BOOTHBAY HARBOR, Maine — For most of us, our knowledge of a lobster's life begins when they’re large enough to eat, and that’s usually at least seven years into their lives.
Researchers with the Maine Department of Marine Resources (DMR), along with partners from Hood College, the University of New England, and Bigelow Laboratory for Ocean Sciences, work from June through October each year since 2018 to catch and study the crustaceans in their tiny larval stage to understand how temperature influences where they choose to move and live at the bottom of the ocean.
Jesica Waller is the director of the division of biological monitoring and assessment within DMR and has been excited to dive into the work. That work begins with dragging a net across the top of the ocean's surface to catch the nearly invisible larvae.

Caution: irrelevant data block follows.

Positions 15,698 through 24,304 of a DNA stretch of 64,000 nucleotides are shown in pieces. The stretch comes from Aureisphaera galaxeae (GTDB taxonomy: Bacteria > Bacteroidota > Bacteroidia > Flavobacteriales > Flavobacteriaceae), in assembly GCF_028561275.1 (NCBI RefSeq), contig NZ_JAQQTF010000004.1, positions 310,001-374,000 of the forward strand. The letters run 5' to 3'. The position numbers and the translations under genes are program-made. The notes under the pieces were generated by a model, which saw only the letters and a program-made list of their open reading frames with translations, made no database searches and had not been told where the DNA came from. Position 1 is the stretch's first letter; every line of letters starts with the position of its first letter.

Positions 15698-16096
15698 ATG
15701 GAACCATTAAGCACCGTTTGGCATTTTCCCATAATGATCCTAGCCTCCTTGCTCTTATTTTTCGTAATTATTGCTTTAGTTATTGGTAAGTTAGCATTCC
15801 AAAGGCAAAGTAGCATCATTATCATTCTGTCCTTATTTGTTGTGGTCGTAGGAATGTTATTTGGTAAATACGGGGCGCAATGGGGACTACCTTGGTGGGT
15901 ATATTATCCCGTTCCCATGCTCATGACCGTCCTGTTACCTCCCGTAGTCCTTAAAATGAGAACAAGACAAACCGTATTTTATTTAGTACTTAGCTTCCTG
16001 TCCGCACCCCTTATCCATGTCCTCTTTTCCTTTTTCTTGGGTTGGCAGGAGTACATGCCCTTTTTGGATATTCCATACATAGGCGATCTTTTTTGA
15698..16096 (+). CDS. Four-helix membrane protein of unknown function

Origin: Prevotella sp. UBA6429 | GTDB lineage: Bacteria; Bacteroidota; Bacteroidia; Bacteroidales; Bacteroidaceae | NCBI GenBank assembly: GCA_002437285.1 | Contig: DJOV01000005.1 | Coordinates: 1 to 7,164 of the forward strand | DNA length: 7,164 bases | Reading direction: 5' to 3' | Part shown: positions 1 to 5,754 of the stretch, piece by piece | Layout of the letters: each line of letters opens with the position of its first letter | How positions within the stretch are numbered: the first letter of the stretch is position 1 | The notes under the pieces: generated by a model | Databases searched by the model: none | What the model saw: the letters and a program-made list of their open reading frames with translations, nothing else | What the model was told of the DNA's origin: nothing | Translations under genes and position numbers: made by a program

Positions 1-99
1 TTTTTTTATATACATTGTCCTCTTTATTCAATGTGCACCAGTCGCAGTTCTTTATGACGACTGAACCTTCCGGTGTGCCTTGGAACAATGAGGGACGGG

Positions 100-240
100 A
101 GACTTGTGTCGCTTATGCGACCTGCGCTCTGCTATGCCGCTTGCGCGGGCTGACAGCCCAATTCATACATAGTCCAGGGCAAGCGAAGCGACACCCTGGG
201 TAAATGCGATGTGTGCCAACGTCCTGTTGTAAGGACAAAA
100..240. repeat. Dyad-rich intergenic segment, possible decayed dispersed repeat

"It just feels like a little mystery that you're solving every time," Waller said, describing each time her team checks their nets.
Back in the lab, Waller's team wants to know how temperature affects lobsters in their youth.
"So, we know that lobsters are really sensitive to temperature," Waller explained. "It really impacts both their growth, their development, their behavior, where they choose to live in the water column, and, we think, ultimately where they choose to settle."
Within the last two decades, the Gulf of Maine has been warming faster than 99 percent of the rest of the world’s oceans, according to the Gulf of Maine Research Institute. This research could help scientists and fishermen alike understand if climate change pushes lobster populations to cooler waters.
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